If we wish to get to the source(s) of a disease process, I believe that each person's symptoms need to be considered individually, then collected and put into likely disease categories to try and find the common denominator. This is a process doctors call "the differential diagnosis." Each chronic illness is complex, and its causes are likely interrelated.
For example, a woman comes to my office complaining of night sweats. She is forty years old and not in menopause. After obtaining a history and performing a physical, I begin my investigation to identify the most common causes of night sweats. Is it tuberculosis or non-Hodgkin's lymphoma? Is there a cough, hemoptysis (blood in the sputum), or weight loss, or has there been exposure to someone who contracted tuberculosis? A simple chest X-ray and tuberculosis test (PPD) could help rule out these two differential diagnoses while I check the patient for hard, enlarged, non-mobile lymph nodes, which can be seen with a lymphoma. Has she been traveling to countries where she could have been exposed to malaria? Did she get a febrile illness while she was there? Examining a blood smear under the microscope (Giemsa stain) to rule out malaria could be helpful. Does she live in a tick-endemic area, or has she traveled to one where she could have contracted babesiosis, which is a malaria-like illness? Performing Babesia titers (antibody testing), a Giemsa stain, a polymerase chain reaction (PCR) DNA test, or a fluorescent in situ hybridization (FISH) test of ribonucleic acid (RNA), looking for Babesia, would be helpful in this circumstance. Is the patient having hormonal issues even though she is young? Checking follicle-stimulating hormone (FSH), luteinizing hormone (LH), estradiol, progesterone, testosterone, and free-testosterone levels, as well as sex-hormone-binding globulin (SHBG), would help rule out this possibility. Is she hyperthyroid? Is she suffering from weight loss, palpitations, tremors, anxiety, diarrhea, and sweats? Checking a full thyroid panel would be helpful. Has she undergone any recent trauma that might be triggering an anxiety disorder? By simply listing these six to seven most common differential diagnoses for night sweats and ruling out each one with a proper history, physical, and laboratory testing, answers can be found.
We need to get to the source of the problems in medicine because the world, now more than ever, is out of balance. The ancient adage "as above, so below" could now be applied to medicine in terms of "as without, so within." When does the illness of the world become our own personal illness? When does our own personal illness impact the balance of the world? If we identify the source of illness within us, it also informs us about what is out of balance in the world, and perhaps can teach us how to remedy it.
For example, is it normal to be losing your memory as you get older, and that every sixty-seven seconds someone is diagnosed with Alzheimer's in the United States? Or is it possible that there are multiple etiologies at the root of this condition? We find that the majority of our Lyme disease patients with co-infections have severe memory and concentration problems. An early hint of the connection between infection and dementia can be found in a report from pathologist Dr. Alan B. MacDonald, who examined brain biopsies from the McLean Hospital (an affiliate of Harvard University) data bank from patients with confirmed Alzheimer's disease (AD). His PCR analysis showed that seven out of ten of these patients had the DNA of Borrelia burgdorferi in their brain, the etiologic agent of Lyme disease. Dr. MacDonald has discovered biofilms as well as other borrelia species, like Borrelia miyamotoi, in patients with neurological problems, and Dr. Judith Miklossy has published extensively on the role of spirochetal infections in Alzheimer's disease. Their research was corroborated by scientists at Drexel University in 2016, who found borrelia in biofilms during brain autopsies of Alzheimer's patients, and other researchers have found similar results, implicating Lyme as well as other infections. It turns out that the higher your infectious burden (IB), the greater your risk for Alzheimer's, yet other factors are being implicated.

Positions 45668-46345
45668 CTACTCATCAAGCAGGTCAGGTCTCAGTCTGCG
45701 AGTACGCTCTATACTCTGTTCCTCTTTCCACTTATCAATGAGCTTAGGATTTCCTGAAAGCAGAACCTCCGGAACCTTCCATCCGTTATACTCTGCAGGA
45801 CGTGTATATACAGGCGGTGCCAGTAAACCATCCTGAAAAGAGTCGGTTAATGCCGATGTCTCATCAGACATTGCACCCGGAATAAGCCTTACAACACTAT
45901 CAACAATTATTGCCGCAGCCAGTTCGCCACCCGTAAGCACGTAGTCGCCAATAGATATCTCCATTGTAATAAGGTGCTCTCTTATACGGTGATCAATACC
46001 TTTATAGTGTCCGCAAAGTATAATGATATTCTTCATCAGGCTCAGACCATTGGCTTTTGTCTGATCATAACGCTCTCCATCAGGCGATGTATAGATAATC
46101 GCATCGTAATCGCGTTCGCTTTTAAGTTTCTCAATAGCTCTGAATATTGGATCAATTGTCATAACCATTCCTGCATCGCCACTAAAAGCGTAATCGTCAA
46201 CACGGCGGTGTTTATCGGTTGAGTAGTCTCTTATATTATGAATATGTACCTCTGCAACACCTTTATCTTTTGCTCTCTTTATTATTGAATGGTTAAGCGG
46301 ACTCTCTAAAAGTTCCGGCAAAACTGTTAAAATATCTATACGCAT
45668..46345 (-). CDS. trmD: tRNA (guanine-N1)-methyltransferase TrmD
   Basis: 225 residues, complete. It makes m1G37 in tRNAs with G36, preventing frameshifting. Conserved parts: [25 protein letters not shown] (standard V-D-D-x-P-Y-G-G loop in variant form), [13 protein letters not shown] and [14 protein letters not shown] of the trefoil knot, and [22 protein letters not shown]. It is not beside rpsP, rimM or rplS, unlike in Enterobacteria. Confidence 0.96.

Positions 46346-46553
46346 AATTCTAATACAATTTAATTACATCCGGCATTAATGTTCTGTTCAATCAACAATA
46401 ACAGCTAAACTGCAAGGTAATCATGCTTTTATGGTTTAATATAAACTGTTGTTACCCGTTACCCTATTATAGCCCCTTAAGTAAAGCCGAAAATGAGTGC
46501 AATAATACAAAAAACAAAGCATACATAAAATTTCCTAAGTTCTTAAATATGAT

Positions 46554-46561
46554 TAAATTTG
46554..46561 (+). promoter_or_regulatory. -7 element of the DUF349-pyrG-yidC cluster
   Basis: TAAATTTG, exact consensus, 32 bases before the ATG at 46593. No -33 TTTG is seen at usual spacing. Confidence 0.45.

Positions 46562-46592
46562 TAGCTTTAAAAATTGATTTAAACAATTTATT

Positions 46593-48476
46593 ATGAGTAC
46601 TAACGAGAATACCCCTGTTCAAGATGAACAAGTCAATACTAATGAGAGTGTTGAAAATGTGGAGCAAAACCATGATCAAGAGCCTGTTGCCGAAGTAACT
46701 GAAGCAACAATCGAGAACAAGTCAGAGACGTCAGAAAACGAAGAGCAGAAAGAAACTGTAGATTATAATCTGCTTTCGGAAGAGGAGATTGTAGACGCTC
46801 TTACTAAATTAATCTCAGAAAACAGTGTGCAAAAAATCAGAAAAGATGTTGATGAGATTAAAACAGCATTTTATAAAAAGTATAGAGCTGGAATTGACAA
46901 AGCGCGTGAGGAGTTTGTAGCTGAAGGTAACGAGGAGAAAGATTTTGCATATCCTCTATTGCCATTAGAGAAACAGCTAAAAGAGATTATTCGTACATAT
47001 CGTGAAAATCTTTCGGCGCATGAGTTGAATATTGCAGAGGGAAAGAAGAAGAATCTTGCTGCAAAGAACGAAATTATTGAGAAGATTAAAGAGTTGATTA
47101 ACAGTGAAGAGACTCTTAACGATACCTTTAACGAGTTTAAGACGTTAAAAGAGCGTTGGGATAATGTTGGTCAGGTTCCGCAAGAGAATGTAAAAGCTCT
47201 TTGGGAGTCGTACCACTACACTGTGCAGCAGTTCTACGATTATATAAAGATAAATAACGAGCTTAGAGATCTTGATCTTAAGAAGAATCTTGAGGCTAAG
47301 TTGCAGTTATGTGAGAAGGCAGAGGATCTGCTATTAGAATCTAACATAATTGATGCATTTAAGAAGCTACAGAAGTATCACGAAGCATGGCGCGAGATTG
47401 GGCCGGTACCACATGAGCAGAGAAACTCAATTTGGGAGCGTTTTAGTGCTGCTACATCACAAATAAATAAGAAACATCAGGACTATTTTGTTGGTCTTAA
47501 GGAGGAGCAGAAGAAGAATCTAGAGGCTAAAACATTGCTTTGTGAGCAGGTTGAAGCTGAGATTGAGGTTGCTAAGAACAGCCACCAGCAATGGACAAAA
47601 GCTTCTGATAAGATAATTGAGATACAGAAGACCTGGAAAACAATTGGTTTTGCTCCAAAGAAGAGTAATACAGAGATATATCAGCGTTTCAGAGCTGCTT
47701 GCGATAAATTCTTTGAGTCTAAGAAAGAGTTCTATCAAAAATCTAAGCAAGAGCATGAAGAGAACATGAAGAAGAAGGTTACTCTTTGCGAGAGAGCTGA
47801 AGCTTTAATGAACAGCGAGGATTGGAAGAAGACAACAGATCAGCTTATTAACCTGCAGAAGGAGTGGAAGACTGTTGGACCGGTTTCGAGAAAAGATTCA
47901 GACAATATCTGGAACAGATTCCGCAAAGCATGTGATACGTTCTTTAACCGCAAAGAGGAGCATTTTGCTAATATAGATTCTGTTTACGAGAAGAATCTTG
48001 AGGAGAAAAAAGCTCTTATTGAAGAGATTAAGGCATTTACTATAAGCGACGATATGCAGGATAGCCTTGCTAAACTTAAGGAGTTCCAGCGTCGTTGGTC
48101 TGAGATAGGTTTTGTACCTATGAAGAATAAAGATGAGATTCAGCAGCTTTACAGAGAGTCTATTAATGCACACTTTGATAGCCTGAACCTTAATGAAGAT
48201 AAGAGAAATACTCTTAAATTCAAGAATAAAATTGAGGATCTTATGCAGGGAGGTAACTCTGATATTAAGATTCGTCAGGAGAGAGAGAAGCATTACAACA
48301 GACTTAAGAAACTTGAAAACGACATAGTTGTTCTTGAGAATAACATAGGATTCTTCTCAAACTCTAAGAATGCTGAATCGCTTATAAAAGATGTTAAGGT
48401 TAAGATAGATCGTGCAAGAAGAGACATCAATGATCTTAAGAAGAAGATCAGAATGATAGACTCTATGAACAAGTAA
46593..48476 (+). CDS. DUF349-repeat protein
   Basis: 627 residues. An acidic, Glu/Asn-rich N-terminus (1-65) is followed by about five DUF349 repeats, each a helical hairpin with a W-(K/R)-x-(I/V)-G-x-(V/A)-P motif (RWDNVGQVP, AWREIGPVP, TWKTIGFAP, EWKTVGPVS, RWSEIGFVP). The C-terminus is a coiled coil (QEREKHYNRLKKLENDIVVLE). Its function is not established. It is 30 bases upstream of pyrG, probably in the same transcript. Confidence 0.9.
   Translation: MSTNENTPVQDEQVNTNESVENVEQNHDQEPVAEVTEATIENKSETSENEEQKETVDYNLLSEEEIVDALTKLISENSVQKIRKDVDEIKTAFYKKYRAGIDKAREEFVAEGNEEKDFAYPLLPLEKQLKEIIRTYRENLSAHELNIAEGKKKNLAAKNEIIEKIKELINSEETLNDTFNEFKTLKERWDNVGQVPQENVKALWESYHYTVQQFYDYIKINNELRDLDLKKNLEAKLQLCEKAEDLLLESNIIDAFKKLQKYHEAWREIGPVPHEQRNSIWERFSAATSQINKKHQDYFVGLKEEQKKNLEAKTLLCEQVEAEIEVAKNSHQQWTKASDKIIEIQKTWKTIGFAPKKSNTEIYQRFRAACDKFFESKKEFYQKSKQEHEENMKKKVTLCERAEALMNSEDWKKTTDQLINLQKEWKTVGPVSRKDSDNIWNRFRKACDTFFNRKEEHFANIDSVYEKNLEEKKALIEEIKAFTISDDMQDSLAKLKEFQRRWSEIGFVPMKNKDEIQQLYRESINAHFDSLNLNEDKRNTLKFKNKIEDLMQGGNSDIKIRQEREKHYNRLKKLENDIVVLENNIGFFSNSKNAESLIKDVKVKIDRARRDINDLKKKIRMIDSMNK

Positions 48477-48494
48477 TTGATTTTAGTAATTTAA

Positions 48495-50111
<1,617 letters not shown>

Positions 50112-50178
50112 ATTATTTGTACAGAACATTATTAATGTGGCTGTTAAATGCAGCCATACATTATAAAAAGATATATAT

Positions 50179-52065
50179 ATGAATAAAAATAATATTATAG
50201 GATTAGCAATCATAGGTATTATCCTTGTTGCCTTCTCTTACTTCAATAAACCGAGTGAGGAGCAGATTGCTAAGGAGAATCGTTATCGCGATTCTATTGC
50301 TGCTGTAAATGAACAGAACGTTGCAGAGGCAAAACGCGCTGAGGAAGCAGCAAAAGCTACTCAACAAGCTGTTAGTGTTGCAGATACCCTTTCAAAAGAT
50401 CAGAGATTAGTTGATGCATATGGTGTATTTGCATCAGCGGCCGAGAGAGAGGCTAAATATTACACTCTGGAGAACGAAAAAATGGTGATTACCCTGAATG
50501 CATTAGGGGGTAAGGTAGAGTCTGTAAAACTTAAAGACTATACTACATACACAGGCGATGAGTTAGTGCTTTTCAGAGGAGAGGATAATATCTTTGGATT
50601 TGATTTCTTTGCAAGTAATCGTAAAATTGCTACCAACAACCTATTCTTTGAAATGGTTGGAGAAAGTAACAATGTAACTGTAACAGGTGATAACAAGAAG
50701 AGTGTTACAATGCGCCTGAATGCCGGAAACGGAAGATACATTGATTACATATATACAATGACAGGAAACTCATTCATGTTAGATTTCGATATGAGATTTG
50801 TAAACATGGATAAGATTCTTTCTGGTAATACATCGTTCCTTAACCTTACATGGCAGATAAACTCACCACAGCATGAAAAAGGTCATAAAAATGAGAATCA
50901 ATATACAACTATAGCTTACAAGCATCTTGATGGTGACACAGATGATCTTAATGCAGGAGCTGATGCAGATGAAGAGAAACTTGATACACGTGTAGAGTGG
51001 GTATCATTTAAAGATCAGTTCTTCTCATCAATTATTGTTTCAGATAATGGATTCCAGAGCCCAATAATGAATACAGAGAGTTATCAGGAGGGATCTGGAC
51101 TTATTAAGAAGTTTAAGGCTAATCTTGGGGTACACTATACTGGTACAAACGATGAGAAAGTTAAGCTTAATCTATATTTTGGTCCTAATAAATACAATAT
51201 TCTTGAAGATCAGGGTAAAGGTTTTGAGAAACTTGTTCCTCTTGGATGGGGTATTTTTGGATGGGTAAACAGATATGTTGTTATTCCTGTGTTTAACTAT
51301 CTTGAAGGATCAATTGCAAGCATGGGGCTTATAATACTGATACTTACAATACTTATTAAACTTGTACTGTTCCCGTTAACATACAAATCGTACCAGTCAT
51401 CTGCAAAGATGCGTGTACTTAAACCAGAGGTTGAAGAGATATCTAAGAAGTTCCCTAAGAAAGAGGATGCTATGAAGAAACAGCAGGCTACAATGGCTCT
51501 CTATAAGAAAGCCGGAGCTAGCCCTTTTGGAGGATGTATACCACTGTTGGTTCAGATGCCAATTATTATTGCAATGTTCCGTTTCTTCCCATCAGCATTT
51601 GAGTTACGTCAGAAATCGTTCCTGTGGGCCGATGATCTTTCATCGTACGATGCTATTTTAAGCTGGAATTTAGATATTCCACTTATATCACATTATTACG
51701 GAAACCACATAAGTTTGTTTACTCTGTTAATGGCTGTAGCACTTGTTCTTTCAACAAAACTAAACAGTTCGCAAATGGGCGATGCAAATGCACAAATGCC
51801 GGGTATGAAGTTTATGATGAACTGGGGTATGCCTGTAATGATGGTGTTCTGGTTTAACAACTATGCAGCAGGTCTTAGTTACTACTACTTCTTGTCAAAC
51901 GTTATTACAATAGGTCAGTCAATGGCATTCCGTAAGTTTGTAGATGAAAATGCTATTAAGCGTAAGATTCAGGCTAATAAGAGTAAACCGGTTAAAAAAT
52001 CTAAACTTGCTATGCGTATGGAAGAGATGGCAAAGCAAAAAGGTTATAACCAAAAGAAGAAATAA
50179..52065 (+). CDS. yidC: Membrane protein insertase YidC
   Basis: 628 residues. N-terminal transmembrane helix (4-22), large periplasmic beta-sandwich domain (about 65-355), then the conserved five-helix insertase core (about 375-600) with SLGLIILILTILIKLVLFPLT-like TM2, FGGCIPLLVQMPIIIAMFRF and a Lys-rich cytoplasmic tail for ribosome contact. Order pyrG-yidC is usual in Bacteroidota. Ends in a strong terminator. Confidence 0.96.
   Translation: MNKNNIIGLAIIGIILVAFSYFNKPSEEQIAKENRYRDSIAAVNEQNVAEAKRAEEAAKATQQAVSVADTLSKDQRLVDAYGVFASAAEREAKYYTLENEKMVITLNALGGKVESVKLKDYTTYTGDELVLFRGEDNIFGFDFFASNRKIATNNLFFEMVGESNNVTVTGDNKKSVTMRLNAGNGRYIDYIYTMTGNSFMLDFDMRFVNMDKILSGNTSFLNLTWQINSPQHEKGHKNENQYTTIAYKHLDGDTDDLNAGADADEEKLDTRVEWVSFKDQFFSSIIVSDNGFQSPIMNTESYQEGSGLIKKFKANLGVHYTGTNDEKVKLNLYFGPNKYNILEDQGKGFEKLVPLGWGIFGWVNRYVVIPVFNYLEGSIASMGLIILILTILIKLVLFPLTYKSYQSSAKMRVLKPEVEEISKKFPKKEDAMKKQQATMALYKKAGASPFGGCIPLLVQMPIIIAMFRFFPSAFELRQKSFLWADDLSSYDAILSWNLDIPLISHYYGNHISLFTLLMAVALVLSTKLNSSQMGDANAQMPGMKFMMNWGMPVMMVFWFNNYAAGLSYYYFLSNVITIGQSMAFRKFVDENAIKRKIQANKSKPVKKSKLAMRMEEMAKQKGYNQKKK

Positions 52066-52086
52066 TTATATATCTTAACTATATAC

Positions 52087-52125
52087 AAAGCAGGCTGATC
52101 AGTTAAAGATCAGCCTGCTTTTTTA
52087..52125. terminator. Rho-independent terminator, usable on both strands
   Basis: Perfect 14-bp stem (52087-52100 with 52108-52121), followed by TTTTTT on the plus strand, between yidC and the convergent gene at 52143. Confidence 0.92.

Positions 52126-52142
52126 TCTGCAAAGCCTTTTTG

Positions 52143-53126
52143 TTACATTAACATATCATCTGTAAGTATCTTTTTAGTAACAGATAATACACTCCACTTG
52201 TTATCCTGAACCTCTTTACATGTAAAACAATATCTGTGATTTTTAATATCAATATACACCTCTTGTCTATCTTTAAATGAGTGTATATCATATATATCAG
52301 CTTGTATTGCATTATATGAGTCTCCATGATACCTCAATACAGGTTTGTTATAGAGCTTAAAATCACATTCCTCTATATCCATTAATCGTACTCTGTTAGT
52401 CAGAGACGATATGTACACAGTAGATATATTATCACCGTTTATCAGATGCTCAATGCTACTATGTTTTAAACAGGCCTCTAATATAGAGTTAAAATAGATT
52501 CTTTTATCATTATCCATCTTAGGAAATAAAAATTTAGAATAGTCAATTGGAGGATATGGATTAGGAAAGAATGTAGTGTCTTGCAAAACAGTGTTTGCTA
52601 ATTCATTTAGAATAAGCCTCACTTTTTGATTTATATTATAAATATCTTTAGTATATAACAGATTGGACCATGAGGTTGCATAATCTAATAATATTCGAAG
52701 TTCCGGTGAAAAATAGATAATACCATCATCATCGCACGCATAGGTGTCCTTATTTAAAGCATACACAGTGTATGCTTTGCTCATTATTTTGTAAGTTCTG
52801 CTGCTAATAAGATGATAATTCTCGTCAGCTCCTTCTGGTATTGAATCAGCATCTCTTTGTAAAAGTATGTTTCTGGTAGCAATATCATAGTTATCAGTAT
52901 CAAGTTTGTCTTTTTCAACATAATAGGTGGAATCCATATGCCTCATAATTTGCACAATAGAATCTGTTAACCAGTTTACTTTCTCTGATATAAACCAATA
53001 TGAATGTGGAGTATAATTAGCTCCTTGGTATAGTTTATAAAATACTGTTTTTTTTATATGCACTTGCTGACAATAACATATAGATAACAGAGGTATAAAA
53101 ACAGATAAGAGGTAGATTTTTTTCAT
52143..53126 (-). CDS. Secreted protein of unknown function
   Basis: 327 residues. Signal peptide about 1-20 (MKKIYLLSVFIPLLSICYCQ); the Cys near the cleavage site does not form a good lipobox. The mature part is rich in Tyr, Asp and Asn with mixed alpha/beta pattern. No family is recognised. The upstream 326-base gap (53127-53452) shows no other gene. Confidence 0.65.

We also find that the majority of our chronically ill patients with Lyme disease and co-infections have been exposed to high levels of heavy metals, such as mercury and lead, and occasionally to aluminum. Heavy metal exposure can cause memory and concentration problems as well as the production of elevated levels of free radicals, which can increase inflammation. Similarly, we are exposed to hundreds of environmental chemicals every day that are fat-soluble and find their way to the brain. These can and do affect cognitive processing. Medical researchers published in the Journal of the American Medical Association (JAMA) in 2014 that pesticides have been found in the brains of Alzheimer's patients; we know that environmental toxins, with or without infections, drive inflammation, and an inflammatory process is at work in Alzheimer's disease that causes the production of amyloid (an insoluble fibrous protein that in excess can lead to neurodegenerative diseases). Apart from a rising infectious burden of bacteria and viruses being linked to AD, ultrafine particle pollution containing toxic combinations of hydrocarbons, sulfates, nitrates, and heavy metals are now suspected agents in neurodegenerative brain disease, according to a 2015 article in the Journal of Alzheimer's Disease. Are Lyme disease, co-infections, environmental toxins, and heavy metals some of the agents causing the severe memory and concentration problems associated with Alzheimer's disease? People who are inactive, and/or have diabetes/glucose intolerance and sleep disorders, are also at risk. If we then include patients who have undiagnosed B12 deficiency, which we would identify through blood tests for B12, methylmalonic acid, and homocysteine levels, and/or patients who suffer from undiagnosed hypothyroidism, we have enough causes for an epidemic of dementia in the general population.